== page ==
Bradford Bulls caused me some serious heartache as a young Wigan fan. I remember when they were the team to beat, a side to be feared in play-offs and finals. I remember when Paul Deacon was on fire, he’d kick for goal and you’d know that there was little chance he’d miss. The Bulls made five consecutive Grand Final appearances between 2001 and 2005 – three of them wins – and in 2003 they were the first club to win both the Challenge Cup and the Grand Final in the same season.
This year, Bradford have been plagued with crisis and after Sunday's 50-22 defeat to Bradford, there have been some seriously mixed messages in the media. Before the fixture, head coach Mick Potter - now working on a voluntary basis - thought that it might not be impossible for Bradford to make the top eight. After the game, he said that it was coming to the time when serious decisions must be made at the club. An offer's been put on the table and rejected, it's now being revised but there's no doubt Bradford are a ticking time-bomb and have been for some time.
So what’s happened between their victorious period and now? In March, ex-chairman Peter Hood declared that Bulls needed £1m to stay afloat with the first £500,000 needed within 10 days. In April, fans pulled together to meet the target and in May Peter Hood stepped down as Chairman. It was June when administrator Brendan Guilfoyle asserted that they had 10 days to save themselves but, about a week later, sixteen coaching staff were fired including Mick Potter's wife.
Two days later, against all the odds, Potter returned to coach them for free. Guilfoyle set a new deadline of June 27th to find a buyer but rejected the offer from a group of businessmen who call themselves ABC consortium the day before the deadline.
When you scale it down to just over a hundred words, it becomes apparent how much of a sticky situation this is. To add insult to injury, Bradford were deducted six Super League points last week to drop them from what would now be sixth place to ninth.
Some strange things have happened during the time Bradford began facing financial difficulty. The RFL bought their stadium, Odsal, in January leading people to speculate that they may have had an idea of what was to come – though no one could guess quite how bad it would be. Some fans speculated that the real start of Bradford’s problems was marked by the transfer of Iestyn Harris eight years ago – which they revealed in July cost a total of £625k. On the RFL's website they write, of Grade B Bradford:
'Bradford Bulls provided a solid submission detailing a strategy, tactical plan and targets to achieve improved commercial and financial performance. The club has a solid fan base, a strong brand and good operating structure/governance in place. However the club faces some challenges. These include the local economic environment, poor recent on-field performance and an ageing facility. The application acknowledges these challenges; however the club believes that its business plan for the next three years will move it to a position of sustainability with good prospects for further growth. The club has invested heavily in its youth performance programme in recent years, and it is expected that the club will soon start to reap the rewards of this investment with improved performances and increased numbers of quality club-trained players.'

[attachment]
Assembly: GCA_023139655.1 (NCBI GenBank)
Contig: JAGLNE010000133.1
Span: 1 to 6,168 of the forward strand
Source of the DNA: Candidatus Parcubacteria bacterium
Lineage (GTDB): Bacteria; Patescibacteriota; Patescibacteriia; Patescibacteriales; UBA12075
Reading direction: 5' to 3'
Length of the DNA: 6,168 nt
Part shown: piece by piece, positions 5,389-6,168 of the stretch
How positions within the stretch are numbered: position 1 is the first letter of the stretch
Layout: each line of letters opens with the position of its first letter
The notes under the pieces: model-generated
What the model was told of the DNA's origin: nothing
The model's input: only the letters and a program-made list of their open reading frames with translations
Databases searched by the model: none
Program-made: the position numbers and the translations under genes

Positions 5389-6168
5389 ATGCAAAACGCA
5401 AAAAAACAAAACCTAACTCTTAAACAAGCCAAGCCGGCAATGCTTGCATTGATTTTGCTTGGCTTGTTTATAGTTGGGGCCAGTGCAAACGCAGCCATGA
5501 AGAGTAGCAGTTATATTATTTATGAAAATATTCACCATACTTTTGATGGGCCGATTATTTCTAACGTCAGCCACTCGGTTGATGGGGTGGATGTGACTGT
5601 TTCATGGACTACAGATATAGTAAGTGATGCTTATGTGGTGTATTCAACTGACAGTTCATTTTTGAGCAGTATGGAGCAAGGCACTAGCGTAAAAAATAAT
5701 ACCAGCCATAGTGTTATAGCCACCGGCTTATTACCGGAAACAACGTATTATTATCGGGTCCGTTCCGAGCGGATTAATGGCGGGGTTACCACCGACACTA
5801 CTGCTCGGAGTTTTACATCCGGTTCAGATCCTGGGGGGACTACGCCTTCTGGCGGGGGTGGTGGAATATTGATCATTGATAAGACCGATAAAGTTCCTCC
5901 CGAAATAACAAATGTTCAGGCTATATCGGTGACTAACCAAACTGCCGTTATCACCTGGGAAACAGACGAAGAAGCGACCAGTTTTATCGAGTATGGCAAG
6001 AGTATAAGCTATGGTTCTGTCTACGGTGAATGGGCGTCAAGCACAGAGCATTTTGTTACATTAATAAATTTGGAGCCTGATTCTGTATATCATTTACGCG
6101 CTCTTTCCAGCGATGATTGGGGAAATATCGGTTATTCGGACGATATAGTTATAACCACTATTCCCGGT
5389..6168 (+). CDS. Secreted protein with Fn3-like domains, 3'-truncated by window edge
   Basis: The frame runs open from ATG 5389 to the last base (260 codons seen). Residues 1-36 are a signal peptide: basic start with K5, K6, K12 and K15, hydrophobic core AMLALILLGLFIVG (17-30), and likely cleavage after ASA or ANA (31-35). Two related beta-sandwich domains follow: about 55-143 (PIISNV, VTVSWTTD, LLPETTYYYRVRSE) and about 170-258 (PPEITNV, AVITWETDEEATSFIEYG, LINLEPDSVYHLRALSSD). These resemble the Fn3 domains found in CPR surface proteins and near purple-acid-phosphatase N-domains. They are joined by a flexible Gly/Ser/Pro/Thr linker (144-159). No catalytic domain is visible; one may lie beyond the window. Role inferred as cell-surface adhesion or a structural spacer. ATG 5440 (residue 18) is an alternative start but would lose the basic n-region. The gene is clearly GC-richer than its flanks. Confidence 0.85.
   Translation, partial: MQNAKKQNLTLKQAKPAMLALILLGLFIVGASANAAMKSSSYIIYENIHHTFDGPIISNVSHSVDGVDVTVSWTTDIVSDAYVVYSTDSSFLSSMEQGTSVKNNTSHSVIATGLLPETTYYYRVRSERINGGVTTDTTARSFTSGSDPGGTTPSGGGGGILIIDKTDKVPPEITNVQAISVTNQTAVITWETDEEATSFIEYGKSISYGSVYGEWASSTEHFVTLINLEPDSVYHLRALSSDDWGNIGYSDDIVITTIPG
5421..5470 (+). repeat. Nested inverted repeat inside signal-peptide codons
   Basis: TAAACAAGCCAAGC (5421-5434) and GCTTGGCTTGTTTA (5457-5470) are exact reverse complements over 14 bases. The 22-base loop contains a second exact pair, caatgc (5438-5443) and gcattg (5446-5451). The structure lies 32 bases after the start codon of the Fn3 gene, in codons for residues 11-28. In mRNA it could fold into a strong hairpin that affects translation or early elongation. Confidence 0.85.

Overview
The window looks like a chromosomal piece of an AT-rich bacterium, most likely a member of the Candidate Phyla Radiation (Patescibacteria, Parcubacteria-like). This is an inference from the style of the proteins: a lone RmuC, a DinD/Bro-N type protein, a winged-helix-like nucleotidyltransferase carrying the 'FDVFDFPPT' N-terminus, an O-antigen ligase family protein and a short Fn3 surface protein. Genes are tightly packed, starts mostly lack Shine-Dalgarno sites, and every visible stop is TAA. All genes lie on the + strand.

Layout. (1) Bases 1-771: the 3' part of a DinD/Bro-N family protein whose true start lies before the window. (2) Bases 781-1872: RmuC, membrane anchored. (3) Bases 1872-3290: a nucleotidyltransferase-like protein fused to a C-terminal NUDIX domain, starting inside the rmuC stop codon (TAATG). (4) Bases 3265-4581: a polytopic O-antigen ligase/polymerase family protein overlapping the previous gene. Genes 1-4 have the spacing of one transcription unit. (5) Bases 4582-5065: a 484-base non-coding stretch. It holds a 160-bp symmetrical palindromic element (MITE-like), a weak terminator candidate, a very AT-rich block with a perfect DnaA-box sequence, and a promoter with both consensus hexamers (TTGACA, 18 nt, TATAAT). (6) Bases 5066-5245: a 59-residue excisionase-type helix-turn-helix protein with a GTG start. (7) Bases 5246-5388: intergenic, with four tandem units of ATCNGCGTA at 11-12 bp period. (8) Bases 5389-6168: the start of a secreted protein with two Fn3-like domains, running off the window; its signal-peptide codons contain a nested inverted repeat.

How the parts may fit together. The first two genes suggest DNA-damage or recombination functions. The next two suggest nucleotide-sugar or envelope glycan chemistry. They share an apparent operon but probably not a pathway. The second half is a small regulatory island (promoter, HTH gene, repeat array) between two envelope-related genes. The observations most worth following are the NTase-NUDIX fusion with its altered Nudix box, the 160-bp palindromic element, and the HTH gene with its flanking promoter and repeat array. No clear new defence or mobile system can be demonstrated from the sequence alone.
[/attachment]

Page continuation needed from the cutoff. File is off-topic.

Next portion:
So when the club was branded 'Grade B' just last year (the current licenses are from 2012-2014), the financial situation couldn't be foreseen. Ironically, the RFL point to reasons that hold Bradford back which, in my opinion, don't ring true this year. Firstly, the economic environment doesn't really affect a club whose majority fans are season ticket holders. Secondly, they've put in quite a few good performances this year - enough to get them a place in the top eight before the points were deducted and finally, the RFL bought the 'ageing facility' themselves.
The most infuriating thing for fans about the case, though, has been the lack of transparency throughout the process. When the initial drive for half a million took off back in April, it was believed (and not stated otherwise) that that was the target which would keep the club alive.
Despite this, the fans have been able to put the difficulties aside in order to continuing supporting the Bulls. In recent matches, away ticket sales have been donated back to Bradford and the fans have turned out in force. When the club sold off its merchandise, the fans turned up to buy it and they set up a hardship fund to help out the staff – a true reflection of their love for the club even though many feel like they were kept in the dark over the matter.
In spite of it all, what has happened at Bradford has been a pretty magical thing. The coaching staff are working for free and the players are remaining loyal when they could easily jump ship and start looking for work. It’s remarkable and it reflects the rugby league family, but I don't think Bradford can cling-on much longer with all of the off-field drama. I hope that they will find a buyer but can't help thinking that there's a huge mountain to climb even if they do. Given their previous success as giants amongst men in the early 00s, and even their performances this season in the face of huge adversity, if they do bow out of Super League, it will be a very sad day indeed for rugby league.